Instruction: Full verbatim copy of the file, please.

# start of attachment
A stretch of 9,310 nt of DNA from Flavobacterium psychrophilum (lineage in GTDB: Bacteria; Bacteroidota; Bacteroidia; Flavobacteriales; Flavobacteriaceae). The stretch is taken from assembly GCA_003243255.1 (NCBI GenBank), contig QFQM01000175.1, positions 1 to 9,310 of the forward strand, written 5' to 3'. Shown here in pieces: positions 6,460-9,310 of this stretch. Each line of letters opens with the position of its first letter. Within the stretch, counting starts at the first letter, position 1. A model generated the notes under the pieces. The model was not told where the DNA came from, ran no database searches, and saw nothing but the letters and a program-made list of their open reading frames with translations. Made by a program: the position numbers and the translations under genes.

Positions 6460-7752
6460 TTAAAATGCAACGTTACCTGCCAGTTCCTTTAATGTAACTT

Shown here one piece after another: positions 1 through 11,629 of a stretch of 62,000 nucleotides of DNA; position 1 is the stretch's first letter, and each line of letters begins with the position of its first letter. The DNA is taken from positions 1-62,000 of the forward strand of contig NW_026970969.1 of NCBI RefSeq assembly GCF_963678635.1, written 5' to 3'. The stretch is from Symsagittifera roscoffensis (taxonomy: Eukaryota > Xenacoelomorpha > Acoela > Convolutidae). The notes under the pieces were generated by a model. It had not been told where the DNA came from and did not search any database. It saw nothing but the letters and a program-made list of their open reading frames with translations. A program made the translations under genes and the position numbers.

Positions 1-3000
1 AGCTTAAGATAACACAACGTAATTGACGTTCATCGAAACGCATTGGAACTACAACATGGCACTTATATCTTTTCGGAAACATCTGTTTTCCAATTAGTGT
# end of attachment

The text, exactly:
A stretch of 9,310 nt of DNA from Flavobacterium psychrophilum (lineage in GTDB: Bacteria; Bacteroidota; Bacteroidia; Flavobacteriales; Flavobacteriaceae). The stretch is taken from assembly GCA_003243255.1 (NCBI GenBank), contig QFQM01000175.1, positions 1 to 9,310 of the forward strand, written 5' to 3'. Shown here in pieces: positions 6,460-9,310 of this stretch. Each line of letters opens with the position of its first letter. Within the stretch, counting starts at the first letter, position 1. A model generated the notes under the pieces. The model was not told where the DNA came from, ran no database searches, and saw nothing but the letters and a program-made list of their open reading frames with translations. Made by a program: the position numbers and the translations under genes.

Positions 6460-7752
6460 TTAAAATGCAACGTTACCTGCCAGTTCCTTTAATGTAACTT

Shown here one piece after another: positions 1 through 11,629 of a stretch of 62,000 nucleotides of DNA; position 1 is the stretch's first letter, and each line of letters begins with the position of its first letter. The DNA is taken from positions 1-62,000 of the forward strand of contig NW_026970969.1 of NCBI RefSeq assembly GCF_963678635.1, written 5' to 3'. The stretch is from Symsagittifera roscoffensis (taxonomy: Eukaryota > Xenacoelomorpha > Acoela > Convolutidae). The notes under the pieces were generated by a model. It had not been told where the DNA came from and did not search any database. It saw nothing but the letters and a program-made list of their open reading frames with translations. A program made the translations under genes and the position numbers.

Positions 1-3000
1 AGCTTAAGATAACACAACGTAATTGACGTTCATCGAAACGCATTGGAACTACAACATGGCACTTATATCTTTTCGGAAACATCTGTTTTCCAATTAGTGT